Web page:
“This year we have a special emphasis on young athletes,” said conference chairman Jennifer Mulrooney, targeting especially those who missed a spring sports physical.
Conference organizers are hoping young athletes and their parents will take advantage of the battery of free cardiac screenings that will be available at the annual conference.
The conference is also hosting an Aug. 13 Moonlight Mile fun run organized by Anna Claire Reed, Weston Reed’s sister, as a way to give teens and young adults another avenue for getting involved with the conference.
Eleven-year-old Weston Reed, whom the conference memorializes, collapsed and died as a result of sudden cardiac arrest following a soccer practice scrimmage at Ballard Park Sportsplex in August 2007.
The conference’s mission is to increase awareness of heart health and spread Automated External Defibrillators – and the knowledge of how to use them – throughout the community.
“It was really the wish of his parents and family,” to try and reach more young athletes. “They don’t want this to happen to anyone else.”
The free screenings focus on heart health risks and will cover:
- Height/weight to calculate BMI; carrying too much weight is a significant risk factor for cardiovascular disease.
- Blood tests for lipids and blood sugar; high cholesterol, high triglycerides and high blood sugar all raise the risk of heart disease.
- Blood pressure; uncontrolled high blood pressure increases the risk of heart problems.
- Ankle brachial index; blood pressure readings are taken at the ankles to measure for the risk of peripheral artery disease, which can increase the risk of blood clots in the legs.
- Six lead EKG; placing electrodes on the arms and legs to see if there are any electrical abnormalities that could increase the risk of sudden cardiac arrest.
Sudden Cardiac Arrest
An estimated 300,000 Americans die each year from sudden cardiac arrest.
Although sudden cardiac arrest and a heart attack both involve the same vital muscle, the two conditions are different.
In a heart attack, the blood supply to the heart’s muscle is cut off. In sudden cardiac arrest, the electrical signals that cause the heart to contract in a steady, orderly rhythm are disrupted leaving the heart quivering instead of pumping.
Use of automated defibrillators can improve the chance that someone will survive a cardiac emergency.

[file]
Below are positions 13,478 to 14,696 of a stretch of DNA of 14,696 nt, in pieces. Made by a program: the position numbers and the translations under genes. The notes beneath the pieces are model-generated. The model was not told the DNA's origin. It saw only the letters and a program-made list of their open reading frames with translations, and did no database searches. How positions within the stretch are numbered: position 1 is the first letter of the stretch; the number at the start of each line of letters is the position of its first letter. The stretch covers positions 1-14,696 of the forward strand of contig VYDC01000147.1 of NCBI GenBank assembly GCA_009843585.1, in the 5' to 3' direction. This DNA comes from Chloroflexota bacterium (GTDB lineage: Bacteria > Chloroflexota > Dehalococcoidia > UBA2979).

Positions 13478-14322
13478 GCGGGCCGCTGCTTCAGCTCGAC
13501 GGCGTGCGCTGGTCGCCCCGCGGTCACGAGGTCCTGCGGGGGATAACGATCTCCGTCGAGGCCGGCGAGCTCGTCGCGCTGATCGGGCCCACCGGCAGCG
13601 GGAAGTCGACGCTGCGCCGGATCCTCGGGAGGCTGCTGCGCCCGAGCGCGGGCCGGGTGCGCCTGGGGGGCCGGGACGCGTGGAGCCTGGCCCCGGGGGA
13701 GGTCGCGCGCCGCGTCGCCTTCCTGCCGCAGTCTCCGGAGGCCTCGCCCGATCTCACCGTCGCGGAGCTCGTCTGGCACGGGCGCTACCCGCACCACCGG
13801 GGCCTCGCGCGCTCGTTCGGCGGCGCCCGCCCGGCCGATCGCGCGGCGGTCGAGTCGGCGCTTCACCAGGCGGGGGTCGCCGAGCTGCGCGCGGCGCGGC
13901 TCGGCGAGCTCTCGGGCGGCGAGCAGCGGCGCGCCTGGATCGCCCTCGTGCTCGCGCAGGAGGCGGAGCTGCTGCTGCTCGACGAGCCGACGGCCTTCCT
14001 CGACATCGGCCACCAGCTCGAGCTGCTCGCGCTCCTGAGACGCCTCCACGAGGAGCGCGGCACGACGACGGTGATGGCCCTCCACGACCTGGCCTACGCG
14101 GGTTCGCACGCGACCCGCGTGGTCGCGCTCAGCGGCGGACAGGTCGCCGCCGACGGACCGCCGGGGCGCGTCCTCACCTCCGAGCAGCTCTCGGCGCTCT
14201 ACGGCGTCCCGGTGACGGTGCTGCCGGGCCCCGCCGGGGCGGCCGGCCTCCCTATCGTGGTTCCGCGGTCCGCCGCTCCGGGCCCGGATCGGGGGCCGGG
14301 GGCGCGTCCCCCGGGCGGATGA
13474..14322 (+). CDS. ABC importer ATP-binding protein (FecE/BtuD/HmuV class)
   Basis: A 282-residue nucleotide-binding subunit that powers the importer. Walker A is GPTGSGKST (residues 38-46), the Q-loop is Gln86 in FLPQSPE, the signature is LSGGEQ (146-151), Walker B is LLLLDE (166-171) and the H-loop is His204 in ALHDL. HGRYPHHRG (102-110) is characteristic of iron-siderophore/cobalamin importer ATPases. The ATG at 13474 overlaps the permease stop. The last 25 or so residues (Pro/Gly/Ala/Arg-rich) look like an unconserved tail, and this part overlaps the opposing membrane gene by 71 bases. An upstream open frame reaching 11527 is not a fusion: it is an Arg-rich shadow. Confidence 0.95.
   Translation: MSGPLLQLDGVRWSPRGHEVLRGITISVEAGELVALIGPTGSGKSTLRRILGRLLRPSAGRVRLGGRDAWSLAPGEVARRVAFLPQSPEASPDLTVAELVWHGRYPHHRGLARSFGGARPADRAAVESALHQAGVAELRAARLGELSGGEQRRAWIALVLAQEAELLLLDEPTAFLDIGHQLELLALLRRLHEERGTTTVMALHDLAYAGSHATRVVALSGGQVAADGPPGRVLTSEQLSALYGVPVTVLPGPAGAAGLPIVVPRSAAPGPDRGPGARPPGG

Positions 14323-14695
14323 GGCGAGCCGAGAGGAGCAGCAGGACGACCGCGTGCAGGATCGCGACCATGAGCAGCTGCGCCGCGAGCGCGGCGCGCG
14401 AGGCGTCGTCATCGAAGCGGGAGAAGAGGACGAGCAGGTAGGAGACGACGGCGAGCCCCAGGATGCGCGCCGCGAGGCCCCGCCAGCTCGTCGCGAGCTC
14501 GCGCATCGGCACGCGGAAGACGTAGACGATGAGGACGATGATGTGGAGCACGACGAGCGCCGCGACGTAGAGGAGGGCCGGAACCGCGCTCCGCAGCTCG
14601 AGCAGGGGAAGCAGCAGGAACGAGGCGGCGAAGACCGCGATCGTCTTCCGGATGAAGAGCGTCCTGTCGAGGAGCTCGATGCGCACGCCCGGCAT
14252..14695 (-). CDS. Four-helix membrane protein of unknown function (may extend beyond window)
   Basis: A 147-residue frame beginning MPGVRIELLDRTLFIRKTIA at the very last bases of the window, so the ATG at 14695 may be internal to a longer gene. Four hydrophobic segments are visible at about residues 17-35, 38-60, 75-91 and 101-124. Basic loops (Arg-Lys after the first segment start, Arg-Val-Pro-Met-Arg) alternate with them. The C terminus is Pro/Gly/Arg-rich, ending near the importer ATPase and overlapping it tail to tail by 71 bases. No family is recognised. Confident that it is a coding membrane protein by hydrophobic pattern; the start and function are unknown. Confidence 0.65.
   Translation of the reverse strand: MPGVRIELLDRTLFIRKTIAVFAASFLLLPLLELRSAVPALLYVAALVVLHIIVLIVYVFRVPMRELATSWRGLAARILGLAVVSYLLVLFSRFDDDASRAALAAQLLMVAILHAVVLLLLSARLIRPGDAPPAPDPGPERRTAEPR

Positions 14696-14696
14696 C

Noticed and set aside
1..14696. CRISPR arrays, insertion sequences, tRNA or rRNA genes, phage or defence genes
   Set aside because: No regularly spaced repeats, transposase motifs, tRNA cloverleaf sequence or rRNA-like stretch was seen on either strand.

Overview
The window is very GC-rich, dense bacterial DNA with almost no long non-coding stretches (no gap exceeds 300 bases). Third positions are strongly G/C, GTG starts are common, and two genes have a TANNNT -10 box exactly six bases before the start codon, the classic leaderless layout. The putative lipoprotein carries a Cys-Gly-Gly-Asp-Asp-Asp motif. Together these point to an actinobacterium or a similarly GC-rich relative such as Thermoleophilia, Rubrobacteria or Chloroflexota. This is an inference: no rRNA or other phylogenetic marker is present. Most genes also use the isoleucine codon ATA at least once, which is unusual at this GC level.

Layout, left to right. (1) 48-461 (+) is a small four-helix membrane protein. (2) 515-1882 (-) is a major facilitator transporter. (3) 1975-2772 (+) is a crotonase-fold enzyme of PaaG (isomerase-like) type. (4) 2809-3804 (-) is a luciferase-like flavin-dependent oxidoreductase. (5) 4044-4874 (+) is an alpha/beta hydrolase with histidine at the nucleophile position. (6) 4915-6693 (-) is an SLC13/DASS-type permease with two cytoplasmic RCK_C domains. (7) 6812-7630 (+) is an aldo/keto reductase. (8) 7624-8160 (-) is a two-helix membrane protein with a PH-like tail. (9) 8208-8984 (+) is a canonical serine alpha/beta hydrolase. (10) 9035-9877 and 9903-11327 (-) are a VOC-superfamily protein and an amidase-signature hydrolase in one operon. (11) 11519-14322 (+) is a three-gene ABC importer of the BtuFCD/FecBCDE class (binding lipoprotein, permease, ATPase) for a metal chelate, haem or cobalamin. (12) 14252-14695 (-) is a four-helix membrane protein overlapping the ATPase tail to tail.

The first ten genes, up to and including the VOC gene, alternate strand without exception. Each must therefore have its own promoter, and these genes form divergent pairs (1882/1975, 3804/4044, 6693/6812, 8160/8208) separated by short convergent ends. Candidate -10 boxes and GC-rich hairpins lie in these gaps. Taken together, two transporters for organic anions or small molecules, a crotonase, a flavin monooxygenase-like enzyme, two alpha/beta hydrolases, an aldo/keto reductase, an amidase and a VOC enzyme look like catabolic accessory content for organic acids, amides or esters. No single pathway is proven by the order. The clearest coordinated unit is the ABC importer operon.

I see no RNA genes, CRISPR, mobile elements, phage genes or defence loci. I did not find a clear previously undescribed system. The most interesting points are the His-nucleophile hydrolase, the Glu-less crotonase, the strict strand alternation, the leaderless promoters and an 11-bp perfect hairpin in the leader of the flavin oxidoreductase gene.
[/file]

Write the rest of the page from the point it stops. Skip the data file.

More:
The simple-to-use devices analyze the heart rhythm and, if appropriate, deliver a shock that aims to jolt the heart back into rhythm.
At the conference, anyone 15 and older can take a free CPR-AED class.
In addition to prevention efforts, the conference aims to help more people be prepared in case of a cardiac emergency.
Automated defibrillators, also called AEDs, can analyze heart rhythms and deliver a potentially life-saving shock.
The damage from a heart attack can put a person at increased risk for sudden cardiac death.
While older folks and people with previously diagnosed heart disease are at higher risk for sudden cardiac death, it can happen to anyone at any age, Mulrooney said.
In most cases, there are no noticeable symptoms, she said.
“You don’t know it’s going to happen until it happens,” Mulrooney said.
At the Aug. 14 conference, adults and teens can take advantage of free CPR-AED training to learn what to do in a cardiac emergency.
Folks who got certified at the first Weston Reed Cardiovascular Conference in 2007 will be able to renew their certification through the classes this year.
But the training doesn’t help if there aren’t defibrillators where people need them. The conference has donated about 85 AEDs to schools, park and recreation facilities and law enforcement agencies.
Tupelo police officers and Lee County Sheriff’s deputies now have the defibrillators with them on patrol, thanks to the conference.
“I think it’s just important to have them out there,” said Tupelo Police Officer David Harville, who coordinates the training for the department.
Sheriff Jim Johnson said he’s grateful to now have life-saving devices – which cost about $1,200 wholesale – in patrol deputies vehicles and at the jail. In remote areas of the county, it isn’t uncommon for the deputies to arrive first on the scene at emergency medical calls, he said.
Deputies haven’t recorded a save with the defibrillators yet, but Johnson feels it’s just a matter of time before the little machines make a life-saving difference for someone.
“I know there were times when this could have made a difference,” Johnson said.
Michaela Morris/NEMS Daily Journal